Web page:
NEW YORK — IF you decide to see ``Closet Land,'' be certain you know what you're in for. The movie has only two characters: a woman who's been arrested and the man who's in charge of her case. Most of the film shows him interrogating and torturing her, in sessions that grow steadily more brutal and intense.
Watching this, you may feel the picture is voyeuristic, even pornographic. But as time passes, you get to know the characters better, and you begin to sense the attitudes and beliefs that underlie their behaviors.
The man, a government agent who calls himself a ``seeker after truth,'' seems to be convinced that the most horrible acts are justified if they bring law and order to society. The woman is a more surprising figure. She writes children's books for a living, and her arrest resulted from the authorities' suspicion that she had placed subversive messages into her seemingly harmless tales.
She rejects this charge as false and even absurd. Who could find political meaning in a story like her latest one: ``Closet Land,'' about a little girl who makes imaginary friends when she's locked in a big, dark closet?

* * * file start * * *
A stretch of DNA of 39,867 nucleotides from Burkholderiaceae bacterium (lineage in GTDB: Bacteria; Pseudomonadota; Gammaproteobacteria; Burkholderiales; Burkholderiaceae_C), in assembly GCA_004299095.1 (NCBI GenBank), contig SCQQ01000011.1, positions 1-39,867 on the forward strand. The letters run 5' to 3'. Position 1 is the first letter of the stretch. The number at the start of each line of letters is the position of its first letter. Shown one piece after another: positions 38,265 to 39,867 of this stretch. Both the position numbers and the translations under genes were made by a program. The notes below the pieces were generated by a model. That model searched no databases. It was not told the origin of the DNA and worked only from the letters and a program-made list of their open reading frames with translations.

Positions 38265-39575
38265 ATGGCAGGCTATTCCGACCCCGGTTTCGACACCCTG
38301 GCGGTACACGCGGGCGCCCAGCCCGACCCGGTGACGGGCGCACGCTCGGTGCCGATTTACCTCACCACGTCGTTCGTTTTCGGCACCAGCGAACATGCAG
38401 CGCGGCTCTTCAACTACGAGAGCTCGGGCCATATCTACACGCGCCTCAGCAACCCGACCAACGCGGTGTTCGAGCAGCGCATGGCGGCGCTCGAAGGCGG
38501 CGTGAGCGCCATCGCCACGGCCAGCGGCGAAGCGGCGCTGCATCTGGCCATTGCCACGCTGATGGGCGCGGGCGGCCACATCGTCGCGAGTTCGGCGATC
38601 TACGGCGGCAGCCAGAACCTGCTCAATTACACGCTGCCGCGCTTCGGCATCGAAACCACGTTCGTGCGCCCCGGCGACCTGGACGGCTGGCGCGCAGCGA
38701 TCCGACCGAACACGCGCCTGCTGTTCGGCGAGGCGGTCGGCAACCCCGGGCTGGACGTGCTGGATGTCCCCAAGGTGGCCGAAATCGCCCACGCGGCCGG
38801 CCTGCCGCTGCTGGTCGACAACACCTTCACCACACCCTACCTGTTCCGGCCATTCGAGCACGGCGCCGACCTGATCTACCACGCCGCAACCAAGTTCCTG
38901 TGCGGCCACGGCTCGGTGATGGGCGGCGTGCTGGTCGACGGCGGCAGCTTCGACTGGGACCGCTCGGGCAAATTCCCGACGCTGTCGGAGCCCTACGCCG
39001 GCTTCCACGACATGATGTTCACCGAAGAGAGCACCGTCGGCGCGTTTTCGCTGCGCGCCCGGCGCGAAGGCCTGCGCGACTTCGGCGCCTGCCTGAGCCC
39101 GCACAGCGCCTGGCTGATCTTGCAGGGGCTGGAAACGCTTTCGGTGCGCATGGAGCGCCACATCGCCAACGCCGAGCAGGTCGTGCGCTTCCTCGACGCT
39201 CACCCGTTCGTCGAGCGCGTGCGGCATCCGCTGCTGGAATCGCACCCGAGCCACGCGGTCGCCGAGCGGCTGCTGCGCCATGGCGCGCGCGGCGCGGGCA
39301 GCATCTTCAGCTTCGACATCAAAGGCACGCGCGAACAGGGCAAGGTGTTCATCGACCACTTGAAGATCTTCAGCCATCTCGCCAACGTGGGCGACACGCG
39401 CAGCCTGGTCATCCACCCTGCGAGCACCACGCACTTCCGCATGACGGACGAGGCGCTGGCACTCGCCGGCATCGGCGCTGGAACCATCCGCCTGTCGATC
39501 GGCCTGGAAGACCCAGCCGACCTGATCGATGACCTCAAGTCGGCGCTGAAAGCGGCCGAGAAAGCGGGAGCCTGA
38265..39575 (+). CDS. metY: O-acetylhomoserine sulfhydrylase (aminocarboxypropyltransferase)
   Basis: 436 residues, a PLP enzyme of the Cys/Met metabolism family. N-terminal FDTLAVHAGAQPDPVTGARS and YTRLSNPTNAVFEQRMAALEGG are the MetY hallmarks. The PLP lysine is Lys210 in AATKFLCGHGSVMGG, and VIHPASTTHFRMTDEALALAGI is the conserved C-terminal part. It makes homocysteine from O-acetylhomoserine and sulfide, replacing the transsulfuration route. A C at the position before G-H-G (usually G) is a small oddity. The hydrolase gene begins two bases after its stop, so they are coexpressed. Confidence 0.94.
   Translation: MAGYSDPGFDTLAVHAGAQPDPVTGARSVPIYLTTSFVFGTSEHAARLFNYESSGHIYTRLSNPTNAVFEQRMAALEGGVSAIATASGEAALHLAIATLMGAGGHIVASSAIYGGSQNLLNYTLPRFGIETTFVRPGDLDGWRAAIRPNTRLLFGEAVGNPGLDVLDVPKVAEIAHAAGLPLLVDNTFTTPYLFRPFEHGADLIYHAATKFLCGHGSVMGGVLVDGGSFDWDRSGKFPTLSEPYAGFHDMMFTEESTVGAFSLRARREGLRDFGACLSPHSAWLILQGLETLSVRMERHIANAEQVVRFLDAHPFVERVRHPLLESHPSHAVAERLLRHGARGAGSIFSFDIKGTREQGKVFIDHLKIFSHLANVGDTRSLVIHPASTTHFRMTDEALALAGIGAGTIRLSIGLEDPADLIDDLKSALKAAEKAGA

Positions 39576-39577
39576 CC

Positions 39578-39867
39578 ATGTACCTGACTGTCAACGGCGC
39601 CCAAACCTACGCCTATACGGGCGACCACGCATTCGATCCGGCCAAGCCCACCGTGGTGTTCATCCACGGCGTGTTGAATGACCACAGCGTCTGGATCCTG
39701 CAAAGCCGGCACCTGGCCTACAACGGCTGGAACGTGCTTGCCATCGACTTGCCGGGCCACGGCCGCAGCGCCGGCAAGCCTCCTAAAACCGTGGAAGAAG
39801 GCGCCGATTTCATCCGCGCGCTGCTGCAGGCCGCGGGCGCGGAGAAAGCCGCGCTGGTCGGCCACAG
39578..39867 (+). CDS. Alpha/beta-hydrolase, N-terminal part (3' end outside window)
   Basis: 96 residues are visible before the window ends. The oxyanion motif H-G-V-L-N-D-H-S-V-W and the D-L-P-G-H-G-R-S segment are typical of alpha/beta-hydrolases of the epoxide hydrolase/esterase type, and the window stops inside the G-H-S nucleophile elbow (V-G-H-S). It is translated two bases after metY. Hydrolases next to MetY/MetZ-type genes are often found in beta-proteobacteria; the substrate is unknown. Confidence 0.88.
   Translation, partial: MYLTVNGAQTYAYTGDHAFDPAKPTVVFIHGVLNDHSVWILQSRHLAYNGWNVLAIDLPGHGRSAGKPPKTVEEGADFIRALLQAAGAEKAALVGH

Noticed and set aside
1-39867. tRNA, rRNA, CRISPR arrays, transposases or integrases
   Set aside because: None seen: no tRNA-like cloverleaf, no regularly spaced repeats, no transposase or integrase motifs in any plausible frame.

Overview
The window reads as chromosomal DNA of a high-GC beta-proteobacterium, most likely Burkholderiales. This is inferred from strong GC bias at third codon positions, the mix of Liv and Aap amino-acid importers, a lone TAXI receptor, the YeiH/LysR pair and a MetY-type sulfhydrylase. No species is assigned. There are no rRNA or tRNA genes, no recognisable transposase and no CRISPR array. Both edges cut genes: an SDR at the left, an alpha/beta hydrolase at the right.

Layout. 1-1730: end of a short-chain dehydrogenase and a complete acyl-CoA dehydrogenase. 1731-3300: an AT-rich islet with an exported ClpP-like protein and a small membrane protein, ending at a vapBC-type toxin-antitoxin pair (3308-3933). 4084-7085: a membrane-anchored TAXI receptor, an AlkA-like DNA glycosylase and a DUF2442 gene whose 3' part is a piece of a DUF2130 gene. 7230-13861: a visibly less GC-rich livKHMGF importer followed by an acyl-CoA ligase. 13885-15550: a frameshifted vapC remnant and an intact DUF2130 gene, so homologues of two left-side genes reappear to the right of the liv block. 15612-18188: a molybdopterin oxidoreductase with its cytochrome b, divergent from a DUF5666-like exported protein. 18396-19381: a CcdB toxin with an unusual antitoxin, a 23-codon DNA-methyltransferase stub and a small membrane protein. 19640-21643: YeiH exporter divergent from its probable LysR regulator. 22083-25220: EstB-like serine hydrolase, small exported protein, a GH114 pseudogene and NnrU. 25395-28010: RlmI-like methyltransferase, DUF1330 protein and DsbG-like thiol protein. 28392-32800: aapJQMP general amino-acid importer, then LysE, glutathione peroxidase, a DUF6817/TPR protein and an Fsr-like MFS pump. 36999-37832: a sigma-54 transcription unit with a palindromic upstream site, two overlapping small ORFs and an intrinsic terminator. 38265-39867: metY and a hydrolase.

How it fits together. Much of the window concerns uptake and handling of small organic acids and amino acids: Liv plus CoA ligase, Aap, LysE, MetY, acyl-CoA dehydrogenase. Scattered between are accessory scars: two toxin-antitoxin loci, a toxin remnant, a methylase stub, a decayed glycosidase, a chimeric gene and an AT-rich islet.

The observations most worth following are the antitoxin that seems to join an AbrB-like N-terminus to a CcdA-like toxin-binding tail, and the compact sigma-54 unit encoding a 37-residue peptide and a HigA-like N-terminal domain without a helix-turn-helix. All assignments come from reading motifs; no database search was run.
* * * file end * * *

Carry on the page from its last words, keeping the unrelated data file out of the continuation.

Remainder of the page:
During the film we gradually learn that the author is not involved in politics, but that she's dangerous in other ways to a government hungry for power and control. Her imagination - that is, her sense of personhood and individuality - is so strong that she's able to withstand threats the strongest power can inflict.
Near the end of the movie we learn the roots of her courage, in a childhood incident that scarred her, yet also strengthened her for the rest of her life. At this point, the film takes on a whole new meaning that transforms everything we've watched, turning the story into an indictment not just of government power but of male domination in all its forms, from the broadly political to the intimately personal.
``Closet Land'' was written and directed by Radha Bharadwaj, a filmmaker from India who has worked in the United States for the past several years.
What's most impressive about her movie isn't just its dramatic intensity, but its strength as a political statement: It proclaims its message loud and clear, taking a forthright stance against the oppression of women, artists, and everyone with limited power and privilege.
Also striking is Ms. Bharadwaj's ability to maintain steady visual interest in what's essentially a one-set movie, and to elicit solid acting from two performers (Madeleine Stowe and Alan Rickman) who must carry the whole picture by themselves, without a single supporting player.
You have to stay with ``Closet Land'' until the end in order to hear its statement clearly, and you may find the action too brutal for comfort along the way. The film also makes a wrong turn occasionally, especially when Bharadwaj tries too hard to diversify its action with self-conscious tricks and digressions. Still, no recent movie has gotten me thinking nearly so hard about issues of power and domination - particularly the male varieties - and the way movies ought to be exploring these things.